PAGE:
I'm pleased to announce the first JSF Central editorial in a long time, where I offer some suggestions for JSF 2.0, including hard failure, enhanced support for GET requests, and simplified component development. Here's an excerpt:
One of the best and worse things about web development is the way web applications �fail silently.� What this means to the average developer is that they can spend hours pulling out their hair, merely because they mistyped something and all of a sudden they saw a useless error like a blank page. While this dynamic behavior has all sorts of other benefits�such as allowing integration of disparate applications and permitting several extensions to be built on top of the Servlet API�I still have to wonder: why does everything have to fail silently?
After teaching so many JSF courses and observing the students during the labs, it�s clear that expressions and navigation rules are by far the biggest offenders in JSF applications. If an expression doesn�t resolve to an object, nothing is displayed. If you mistype a navigation rule, simply redisplayed.. I�d like to see a configurable �fail hard� context parameter that will cause JSF to throw a FacesException in these cases. That way, developers won�t waste so much time hunting down these minor errors.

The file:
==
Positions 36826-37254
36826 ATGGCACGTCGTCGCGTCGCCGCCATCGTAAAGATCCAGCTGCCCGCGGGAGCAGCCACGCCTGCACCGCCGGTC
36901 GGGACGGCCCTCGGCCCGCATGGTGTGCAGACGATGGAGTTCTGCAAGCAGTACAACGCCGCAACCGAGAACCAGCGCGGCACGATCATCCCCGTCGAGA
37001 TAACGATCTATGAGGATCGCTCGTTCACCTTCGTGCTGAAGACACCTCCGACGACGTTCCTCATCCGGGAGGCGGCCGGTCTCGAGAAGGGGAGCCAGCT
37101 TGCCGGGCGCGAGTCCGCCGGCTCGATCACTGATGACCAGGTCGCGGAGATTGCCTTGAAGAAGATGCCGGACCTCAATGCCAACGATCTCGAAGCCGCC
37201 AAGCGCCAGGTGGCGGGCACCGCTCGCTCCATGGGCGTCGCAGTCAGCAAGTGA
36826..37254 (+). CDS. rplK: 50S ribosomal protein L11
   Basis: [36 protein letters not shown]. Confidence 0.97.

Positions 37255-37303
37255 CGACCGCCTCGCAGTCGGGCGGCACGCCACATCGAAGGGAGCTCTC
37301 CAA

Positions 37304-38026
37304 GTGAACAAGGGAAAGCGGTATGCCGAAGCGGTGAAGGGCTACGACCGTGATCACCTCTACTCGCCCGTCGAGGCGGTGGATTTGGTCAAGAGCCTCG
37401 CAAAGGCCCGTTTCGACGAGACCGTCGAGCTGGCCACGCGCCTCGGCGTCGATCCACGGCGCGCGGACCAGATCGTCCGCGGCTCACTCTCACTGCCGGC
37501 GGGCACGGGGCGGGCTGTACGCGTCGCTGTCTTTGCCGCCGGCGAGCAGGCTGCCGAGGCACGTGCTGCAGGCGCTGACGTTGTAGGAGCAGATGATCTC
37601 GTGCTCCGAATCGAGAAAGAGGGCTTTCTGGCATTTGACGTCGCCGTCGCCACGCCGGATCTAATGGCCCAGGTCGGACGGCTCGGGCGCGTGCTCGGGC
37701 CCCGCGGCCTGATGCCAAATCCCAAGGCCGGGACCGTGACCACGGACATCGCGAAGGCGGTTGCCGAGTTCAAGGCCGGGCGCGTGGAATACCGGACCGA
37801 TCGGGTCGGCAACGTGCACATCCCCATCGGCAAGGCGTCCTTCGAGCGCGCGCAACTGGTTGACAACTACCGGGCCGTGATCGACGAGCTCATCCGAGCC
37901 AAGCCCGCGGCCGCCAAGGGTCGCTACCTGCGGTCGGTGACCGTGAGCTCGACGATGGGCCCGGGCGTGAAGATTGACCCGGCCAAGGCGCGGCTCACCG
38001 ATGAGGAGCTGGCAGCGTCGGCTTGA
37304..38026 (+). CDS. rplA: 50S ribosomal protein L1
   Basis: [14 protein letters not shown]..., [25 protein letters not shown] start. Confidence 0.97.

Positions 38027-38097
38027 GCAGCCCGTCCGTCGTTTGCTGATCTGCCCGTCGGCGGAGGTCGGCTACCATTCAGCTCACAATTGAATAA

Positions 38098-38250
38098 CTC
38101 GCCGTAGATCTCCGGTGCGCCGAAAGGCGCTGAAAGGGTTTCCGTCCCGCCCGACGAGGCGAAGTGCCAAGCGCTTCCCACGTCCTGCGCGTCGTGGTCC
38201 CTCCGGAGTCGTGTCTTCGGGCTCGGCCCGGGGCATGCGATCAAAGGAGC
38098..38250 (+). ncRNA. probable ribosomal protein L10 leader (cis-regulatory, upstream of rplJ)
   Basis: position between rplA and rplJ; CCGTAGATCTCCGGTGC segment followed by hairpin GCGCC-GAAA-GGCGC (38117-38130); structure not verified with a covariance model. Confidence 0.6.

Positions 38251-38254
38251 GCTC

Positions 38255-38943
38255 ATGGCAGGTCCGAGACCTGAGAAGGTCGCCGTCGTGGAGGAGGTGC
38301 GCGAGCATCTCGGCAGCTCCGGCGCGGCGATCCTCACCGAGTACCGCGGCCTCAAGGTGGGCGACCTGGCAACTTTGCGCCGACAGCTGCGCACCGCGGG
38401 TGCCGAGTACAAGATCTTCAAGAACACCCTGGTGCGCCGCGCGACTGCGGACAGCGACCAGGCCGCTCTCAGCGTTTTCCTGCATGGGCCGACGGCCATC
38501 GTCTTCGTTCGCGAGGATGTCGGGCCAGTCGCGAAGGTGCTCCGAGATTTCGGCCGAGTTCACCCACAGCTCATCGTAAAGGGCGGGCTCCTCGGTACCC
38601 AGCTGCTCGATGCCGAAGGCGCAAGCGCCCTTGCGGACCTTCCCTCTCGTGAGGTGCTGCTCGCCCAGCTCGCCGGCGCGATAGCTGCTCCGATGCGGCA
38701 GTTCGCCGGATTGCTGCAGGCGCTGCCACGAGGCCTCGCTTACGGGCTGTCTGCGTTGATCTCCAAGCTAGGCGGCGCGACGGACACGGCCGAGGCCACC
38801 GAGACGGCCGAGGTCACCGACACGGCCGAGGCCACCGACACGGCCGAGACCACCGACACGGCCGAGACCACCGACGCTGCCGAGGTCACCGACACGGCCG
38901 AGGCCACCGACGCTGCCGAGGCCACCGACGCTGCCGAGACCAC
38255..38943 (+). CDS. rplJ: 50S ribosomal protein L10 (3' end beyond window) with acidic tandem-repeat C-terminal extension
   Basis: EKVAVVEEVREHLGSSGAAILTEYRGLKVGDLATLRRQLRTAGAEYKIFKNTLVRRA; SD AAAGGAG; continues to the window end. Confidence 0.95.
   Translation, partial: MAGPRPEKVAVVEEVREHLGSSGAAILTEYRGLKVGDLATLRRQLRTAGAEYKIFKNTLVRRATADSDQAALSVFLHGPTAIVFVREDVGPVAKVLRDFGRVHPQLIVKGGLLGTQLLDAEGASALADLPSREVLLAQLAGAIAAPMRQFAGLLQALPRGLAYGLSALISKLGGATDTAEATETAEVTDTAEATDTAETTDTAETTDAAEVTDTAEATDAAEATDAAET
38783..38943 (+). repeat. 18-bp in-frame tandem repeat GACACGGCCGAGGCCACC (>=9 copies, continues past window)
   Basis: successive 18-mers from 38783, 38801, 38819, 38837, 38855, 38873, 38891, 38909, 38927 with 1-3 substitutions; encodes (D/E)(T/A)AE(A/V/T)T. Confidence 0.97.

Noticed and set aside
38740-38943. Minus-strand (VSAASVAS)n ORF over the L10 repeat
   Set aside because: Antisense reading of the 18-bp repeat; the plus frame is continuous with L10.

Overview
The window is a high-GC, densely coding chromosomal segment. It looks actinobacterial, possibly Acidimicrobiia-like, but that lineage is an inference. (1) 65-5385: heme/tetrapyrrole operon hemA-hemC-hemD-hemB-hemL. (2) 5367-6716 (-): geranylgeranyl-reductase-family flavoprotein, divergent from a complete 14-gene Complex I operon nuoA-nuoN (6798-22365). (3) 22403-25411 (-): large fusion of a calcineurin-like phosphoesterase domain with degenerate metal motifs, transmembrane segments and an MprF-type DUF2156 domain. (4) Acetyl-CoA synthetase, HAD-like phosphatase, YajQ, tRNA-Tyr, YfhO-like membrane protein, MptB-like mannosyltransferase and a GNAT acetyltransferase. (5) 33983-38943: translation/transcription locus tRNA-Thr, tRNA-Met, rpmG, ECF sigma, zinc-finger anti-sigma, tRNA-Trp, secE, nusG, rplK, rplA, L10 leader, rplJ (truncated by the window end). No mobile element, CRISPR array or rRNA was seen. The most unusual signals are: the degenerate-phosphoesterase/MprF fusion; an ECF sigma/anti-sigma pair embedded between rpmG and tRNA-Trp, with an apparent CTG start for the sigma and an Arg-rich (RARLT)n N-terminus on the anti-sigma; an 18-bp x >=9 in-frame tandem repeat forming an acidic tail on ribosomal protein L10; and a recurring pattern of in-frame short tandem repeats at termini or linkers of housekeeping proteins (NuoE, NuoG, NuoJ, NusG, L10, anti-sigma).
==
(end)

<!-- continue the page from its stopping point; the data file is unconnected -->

One of the best things about JSF is that it�s extremely pluggable. But that pluggability falls short if you have any interest in accessing the navigation rules. I�d like to see an object model representing the navigation rules. That way, developers could use a format other than faces-config.xml for storing navigation rules, or easily add features based on navigation rules that have been loaded in the default manner. I think this could open up a whole range of possibilities for expanding the power of the navigation subsystem.